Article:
A growing pet peeve of mine is the use of phrases like “Common Sense” as in “Common Sense Legislation” or “Common Sense Rules.” (Fill in the blank after common sense with immigration reform, gun control, tax reform, health care reform, etc. and you’ll get an idea of the topics I’m thinking about when writing this.) When used in this context, the message is, this is a simple problem with a simple fix; it’s just common sense so why don’t we just implement this rule, pass this legislation, etc. and the problem will be solved once and for all time. It is my perception that, more often than not, this is an attempt to oversimplify a truly complex issue. And, often, not even the real problem is being addressed. The proposed rule or legislation is, instead, a BAND-AID® to a make it appear that something was done about a real, often poorly defined, problem. Further, such an approach is, to me, condescending to those of us who can see beyond the illusionary “common sense” rule, etc. I resent being treated in such a way by politicians, newscasters, or others who presume to tell the rest of us what is common sense. This is not about fake news. It is about having, and using, intelligence to address a well defined issue. Many people who use this phrase don’t understand the issue well enough to have a serious discussion or debate about it. Maybe they mean well, but their arguments become pervasive without being persuasive because of their superficiality. These are usually issues which have many layers of complexity. These are issues which have decades, or centuries, of history. They do not lend themselves to fast, common sense, rules. Instead, careful thought and discussions are required. The proliferation of the use of “common sense ____” indicates to me a dumbing down of, or attempts to dumb down, societal debate. And, it contributes to further acrimony and polarization of our society. Don’t fall for proposed “common sense” solutions without thinking about the issue thoroughly. If “it” were that easy, it would not be a problem.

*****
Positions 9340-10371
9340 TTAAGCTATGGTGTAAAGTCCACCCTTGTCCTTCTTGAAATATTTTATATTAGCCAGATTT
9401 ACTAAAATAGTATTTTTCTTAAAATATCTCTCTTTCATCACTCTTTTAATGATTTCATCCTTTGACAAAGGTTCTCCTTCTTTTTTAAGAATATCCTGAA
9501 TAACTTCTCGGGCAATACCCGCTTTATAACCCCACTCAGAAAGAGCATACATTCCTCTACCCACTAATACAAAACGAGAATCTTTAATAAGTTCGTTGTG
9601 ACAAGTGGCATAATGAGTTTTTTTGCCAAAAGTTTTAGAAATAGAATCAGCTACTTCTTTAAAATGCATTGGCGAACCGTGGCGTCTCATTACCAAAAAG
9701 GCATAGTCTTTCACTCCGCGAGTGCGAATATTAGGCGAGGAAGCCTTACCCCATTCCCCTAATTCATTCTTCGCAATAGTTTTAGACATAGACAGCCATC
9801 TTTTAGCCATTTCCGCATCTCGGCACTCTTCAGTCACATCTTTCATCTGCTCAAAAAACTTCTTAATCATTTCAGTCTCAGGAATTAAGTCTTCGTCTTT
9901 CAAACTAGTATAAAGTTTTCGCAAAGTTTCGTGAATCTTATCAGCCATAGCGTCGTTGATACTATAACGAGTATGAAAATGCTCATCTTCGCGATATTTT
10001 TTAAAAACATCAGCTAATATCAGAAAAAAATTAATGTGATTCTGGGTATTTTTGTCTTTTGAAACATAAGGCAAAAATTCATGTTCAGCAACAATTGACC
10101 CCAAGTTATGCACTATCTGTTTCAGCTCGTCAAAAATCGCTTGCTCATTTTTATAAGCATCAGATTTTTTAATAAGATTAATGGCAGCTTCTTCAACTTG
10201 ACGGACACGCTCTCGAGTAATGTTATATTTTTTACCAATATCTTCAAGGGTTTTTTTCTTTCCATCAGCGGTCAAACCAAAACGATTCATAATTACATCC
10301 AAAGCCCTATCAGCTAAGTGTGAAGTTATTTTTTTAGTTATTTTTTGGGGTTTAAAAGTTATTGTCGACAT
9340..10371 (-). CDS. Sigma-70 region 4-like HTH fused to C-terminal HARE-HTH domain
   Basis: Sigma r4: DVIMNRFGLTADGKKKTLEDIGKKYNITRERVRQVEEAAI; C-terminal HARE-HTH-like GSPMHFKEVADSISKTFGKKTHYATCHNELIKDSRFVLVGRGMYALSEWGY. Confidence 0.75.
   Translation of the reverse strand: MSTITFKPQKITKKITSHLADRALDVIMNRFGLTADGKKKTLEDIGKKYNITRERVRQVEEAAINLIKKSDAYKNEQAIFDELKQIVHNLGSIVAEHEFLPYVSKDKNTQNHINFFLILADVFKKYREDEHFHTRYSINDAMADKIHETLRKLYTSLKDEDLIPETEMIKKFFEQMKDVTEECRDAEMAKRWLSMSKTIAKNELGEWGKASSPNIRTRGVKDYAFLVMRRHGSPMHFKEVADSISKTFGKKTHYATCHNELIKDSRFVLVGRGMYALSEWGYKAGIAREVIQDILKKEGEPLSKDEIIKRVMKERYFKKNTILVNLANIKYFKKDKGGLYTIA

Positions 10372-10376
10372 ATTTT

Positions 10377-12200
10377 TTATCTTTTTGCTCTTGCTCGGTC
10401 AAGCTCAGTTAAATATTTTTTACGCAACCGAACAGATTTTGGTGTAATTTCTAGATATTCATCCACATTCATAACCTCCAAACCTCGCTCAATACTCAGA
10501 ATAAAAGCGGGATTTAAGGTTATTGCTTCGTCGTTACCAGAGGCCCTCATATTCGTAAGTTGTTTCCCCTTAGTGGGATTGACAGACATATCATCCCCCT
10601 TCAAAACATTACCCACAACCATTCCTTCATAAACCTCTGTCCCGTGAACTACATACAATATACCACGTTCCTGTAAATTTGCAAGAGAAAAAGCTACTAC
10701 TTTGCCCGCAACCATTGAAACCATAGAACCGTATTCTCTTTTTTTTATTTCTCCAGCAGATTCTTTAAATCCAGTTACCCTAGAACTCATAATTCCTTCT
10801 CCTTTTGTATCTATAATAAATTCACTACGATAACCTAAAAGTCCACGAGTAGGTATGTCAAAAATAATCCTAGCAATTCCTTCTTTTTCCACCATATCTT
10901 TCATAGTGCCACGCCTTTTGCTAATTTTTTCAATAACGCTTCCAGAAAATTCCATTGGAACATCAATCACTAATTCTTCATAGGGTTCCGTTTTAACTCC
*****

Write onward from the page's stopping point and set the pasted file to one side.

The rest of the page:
I’m not sure what sparked David’s sudden interest in common sense. Many people I know believe they possess common sense, defined as “sound and prudent judgment based on a simple perception of the situation or facts.” Upon close examination of this, dictionary, definition of common sense, I will agree that many people have a simple perception of the situation or facts, however, I strongly disagree these individuals make sound and prudent judgments. Could it be that many people’s self assessments about their degree of common sense are inaccurate? Could it be that, instead of possessing common sense, these individuals’ simple perceptions of situations and facts are based on their life experiences, attitudes, values, beliefs, and personality characteristics, which color their views of the world? Often, when we disagree with others about a particular issue, such as politics, gun control, abortion rights, #MeToo experiences, and so on, we tout our common sense as the reason why we are right and they are wrong. I recently read an article in one of my professional journals, Perspectives on Psychological Science, authored by 8 esteemed research psychologists, that meta-analyzed 18,000 participants’ attitudes about political attitudes. By now, almost everyone is aware of the issue of partisan bias, which refers to the belief that the political party opposed to one’s own is more biased that one’s preferred political party. The conclusion of this research was that partisan bias exists in approximately equal amounts in both conservatives and liberals. Applying this scientific research finding to David’s commentary about common sense, how can it be possible that, if opinions about a certain “hot button” issue are merely a matter of common sense, then people’s opinions vary widely? Could it be that their so called common sense is affected by their biased view of the world? If I have as much common sense as the next person, but we disagree on just about every political issue there is, does this mean one of us lacks common sense? I don’t think so. David is right; there are too many people who’s common sense views of the world are nothing more than a simple, perhaps misguided, view of media reports, political analyses, etc. because they rarely take the time to think through the issue for themselves. The fact that something is common does not mean it makes sense. Think about it.